Librarian Pansy Cost one of several ‘Legends’ to be featured in BGHS series

August 28, 2015
By Boca Beacon

Pansy Cost Image
SUBMITTED BY THE BOCA GRANDE HISTORIAL SOCIETY – Pansy Cost is one of a handful of Boca Grande’s colorful, old-time residents and visitors who will be featured at the Boca Grande Historical Society’s “Lunch with the Legends” at the Gasparilla Inn on November 3.
Look for more information about this event in the weeks to come. Tickets can be reserved at the Historical Society office, 964-1600.
Today, a visitor to the Johann Fust Community Library at 1040 West 10th Street might ask one of three people for help in finding a good book: Toni Vanover, branch manager and senior librarian, or Chris Thomas and Mary Vickers, library associates.
But until 2002, when she retired, the individual who knew everything there was to know about the library’s many publications was Pansy Cost. She worked at the library for more than 50 years.
The pretty, dark-haired librarian was born in Wachula, Florida in 1921 in her grandmother’s house, as was the custom in those days. After her birth, her parents, Matilda and William Polk, brought her home to Boca Grande.
The little town where Pansy grew up had everything to meet the residents’ needs, including three grocery stores, a department store and a drugstore with a pharmacist. An electrical shop, post office, dress shop and theater were also part of the community. Beaches were pristine – and mostly devoid of people – and the railroad was the focus of much excitement as visitors arrived from the north.
After Pansy graduated from school, her mother allowed her to travel with friends to Birmingham, Alabama. There, she attended Wheeler Business College and met her future husband, Tommy Cost. When Tommy was discharged from the military, the young couple came back to Boca Grande.
This was where they wanted to be, she recalled in an article published in the spring of 2004 for the Boca Grande Historical Society. The island and books were in her blood.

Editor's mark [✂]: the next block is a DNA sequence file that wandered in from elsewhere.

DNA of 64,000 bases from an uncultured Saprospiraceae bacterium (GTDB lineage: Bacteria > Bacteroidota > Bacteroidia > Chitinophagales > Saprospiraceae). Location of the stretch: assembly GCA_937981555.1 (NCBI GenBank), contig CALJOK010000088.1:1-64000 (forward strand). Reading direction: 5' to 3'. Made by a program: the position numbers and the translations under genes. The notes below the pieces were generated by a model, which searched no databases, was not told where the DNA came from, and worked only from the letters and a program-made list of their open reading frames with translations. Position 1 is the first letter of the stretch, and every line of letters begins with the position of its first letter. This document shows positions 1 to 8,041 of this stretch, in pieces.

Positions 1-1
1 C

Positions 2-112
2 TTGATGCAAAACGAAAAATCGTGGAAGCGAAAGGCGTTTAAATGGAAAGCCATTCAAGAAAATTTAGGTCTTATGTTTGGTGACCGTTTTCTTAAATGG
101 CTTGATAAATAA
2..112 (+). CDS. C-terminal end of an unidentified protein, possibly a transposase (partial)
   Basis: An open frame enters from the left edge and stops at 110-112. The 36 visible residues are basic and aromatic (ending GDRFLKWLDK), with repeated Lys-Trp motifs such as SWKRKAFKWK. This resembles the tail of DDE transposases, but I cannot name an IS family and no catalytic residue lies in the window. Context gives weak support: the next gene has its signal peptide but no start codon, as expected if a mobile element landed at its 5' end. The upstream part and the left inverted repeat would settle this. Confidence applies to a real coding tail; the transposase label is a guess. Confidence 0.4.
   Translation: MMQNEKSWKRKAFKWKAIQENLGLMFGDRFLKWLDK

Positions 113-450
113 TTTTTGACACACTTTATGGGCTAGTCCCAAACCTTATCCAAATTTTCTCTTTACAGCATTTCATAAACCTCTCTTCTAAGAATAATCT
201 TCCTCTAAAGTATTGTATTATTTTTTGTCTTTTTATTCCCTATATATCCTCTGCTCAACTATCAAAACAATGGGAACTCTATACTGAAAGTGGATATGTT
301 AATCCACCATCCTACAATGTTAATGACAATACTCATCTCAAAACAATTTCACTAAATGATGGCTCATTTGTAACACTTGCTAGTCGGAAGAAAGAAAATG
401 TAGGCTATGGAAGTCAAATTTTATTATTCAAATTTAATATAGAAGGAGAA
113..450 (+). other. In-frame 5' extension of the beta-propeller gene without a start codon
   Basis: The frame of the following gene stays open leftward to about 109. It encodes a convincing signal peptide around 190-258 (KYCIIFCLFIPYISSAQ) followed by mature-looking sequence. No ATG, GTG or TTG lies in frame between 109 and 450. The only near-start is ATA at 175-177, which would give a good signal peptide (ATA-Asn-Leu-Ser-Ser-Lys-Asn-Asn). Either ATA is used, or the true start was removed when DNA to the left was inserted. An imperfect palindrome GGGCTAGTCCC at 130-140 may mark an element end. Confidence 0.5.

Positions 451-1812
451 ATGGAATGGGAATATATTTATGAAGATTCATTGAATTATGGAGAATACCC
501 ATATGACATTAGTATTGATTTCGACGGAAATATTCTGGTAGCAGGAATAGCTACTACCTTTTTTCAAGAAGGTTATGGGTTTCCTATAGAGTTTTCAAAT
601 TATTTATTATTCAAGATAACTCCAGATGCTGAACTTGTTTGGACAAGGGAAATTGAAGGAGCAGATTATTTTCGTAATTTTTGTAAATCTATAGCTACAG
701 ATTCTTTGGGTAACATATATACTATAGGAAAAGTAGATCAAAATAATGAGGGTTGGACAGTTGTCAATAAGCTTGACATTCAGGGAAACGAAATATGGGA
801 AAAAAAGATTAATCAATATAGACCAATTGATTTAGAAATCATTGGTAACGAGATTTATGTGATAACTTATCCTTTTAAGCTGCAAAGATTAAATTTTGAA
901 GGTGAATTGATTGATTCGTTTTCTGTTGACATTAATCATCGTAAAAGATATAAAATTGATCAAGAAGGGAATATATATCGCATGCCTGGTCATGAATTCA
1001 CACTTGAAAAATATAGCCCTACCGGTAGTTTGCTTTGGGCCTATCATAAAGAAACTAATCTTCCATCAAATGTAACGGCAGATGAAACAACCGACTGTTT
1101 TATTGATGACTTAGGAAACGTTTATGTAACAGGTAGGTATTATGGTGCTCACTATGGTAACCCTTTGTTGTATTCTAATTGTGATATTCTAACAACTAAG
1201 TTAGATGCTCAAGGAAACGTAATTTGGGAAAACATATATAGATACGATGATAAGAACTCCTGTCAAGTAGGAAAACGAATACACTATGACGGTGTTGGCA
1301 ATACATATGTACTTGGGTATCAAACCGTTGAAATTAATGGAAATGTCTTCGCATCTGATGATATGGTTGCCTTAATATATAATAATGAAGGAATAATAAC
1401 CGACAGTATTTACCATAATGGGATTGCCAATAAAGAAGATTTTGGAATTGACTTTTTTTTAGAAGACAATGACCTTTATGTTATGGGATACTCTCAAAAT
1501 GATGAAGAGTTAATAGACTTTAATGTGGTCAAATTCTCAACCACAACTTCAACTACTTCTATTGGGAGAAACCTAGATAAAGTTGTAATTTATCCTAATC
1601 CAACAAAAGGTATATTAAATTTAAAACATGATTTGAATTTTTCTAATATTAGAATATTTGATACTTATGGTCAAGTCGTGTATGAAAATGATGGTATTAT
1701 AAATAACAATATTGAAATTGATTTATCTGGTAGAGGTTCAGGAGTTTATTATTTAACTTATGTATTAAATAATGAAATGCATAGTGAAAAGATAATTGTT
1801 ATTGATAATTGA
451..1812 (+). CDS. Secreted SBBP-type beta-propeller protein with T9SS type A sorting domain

She remembered her introduction to books as a young girl, “In my own home, there was a bookcase in the hallway, and I was constantly pulling those books out and reading them. I got into a group of books that were children’s westerns, like the X Bar X Boys on the Ranch. It was something similar to the Hardy Boys.”
There was no library on the island in Pansy’s younger years. People who wanted to read could usually find a good book in the room over the Railroad Depot – left behind by travelers or by readers wanting to share them.
Pansy’s first experience in a librarian-type role came when Mr. Riley, the real estate agent for the railroad, asked if she could help “check out” books in the depot room – and ensure that they were returned.
Later, Pansy was working at a club for bridge players, when Boston banker Roger Amory and his wife, Louise, decided to build a community library and asked her if she would help manage the operation. Pansy was standing next to the Amorys when the front doors of the Johann Fust Community Library were opened in Jan. 1, 1950.
Under Louise Amory’s direction, Pansy learned about becoming a librarian. Her abilities and her curious nature made her an indispensable asset, not only to the library but to the entire community.
“We had a lot of music events,” Pansy remembered. “We also had the Metropolitan Opera on Saturday afternoon. That was piped out into the garden. Sunday afternoon we had an hour and a half of concert music for people to come and listen to. I can just see all those people sitting out there and so many of them doing needlework, just keeping time with the music. When Mr. Amory died, the concerts died with him.”
book boat-papyrus
It was Amory’s idea to have a book boat for people living on surrounding islands who did not have access to a library. Several days a week during the “season,” the boat would go to different islands, including Bokeelia, Useppa, Mondongo, Sea Grape Island, Cabbage Key and Captiva.
The boat, the Papyrus, was docked at Miller’s Marina, and was used for about four years, starting in 1954. It was replaced by the Papyrus II, which operated until sometime in the 1960s and was sold in 1972 because of expenses related to its upkeep.
The Papyrus II was often used by Tommy Cost to take people fishing – with Roger Amory’s permission, of course.
The cottage next door to the library, where Tommy and Pansy lived, is named the Cost Cottage in their honor.
To find out more about the history of Gasparilla Island and the town of Boca Grande, visit the Boca Grande Historical Society’s Museum and Gift Shop at 170 Park Avenue or at their website at You can also find them on Facebook.
n Above, Pansy Cost. Below, the old book boat called the Papyrus.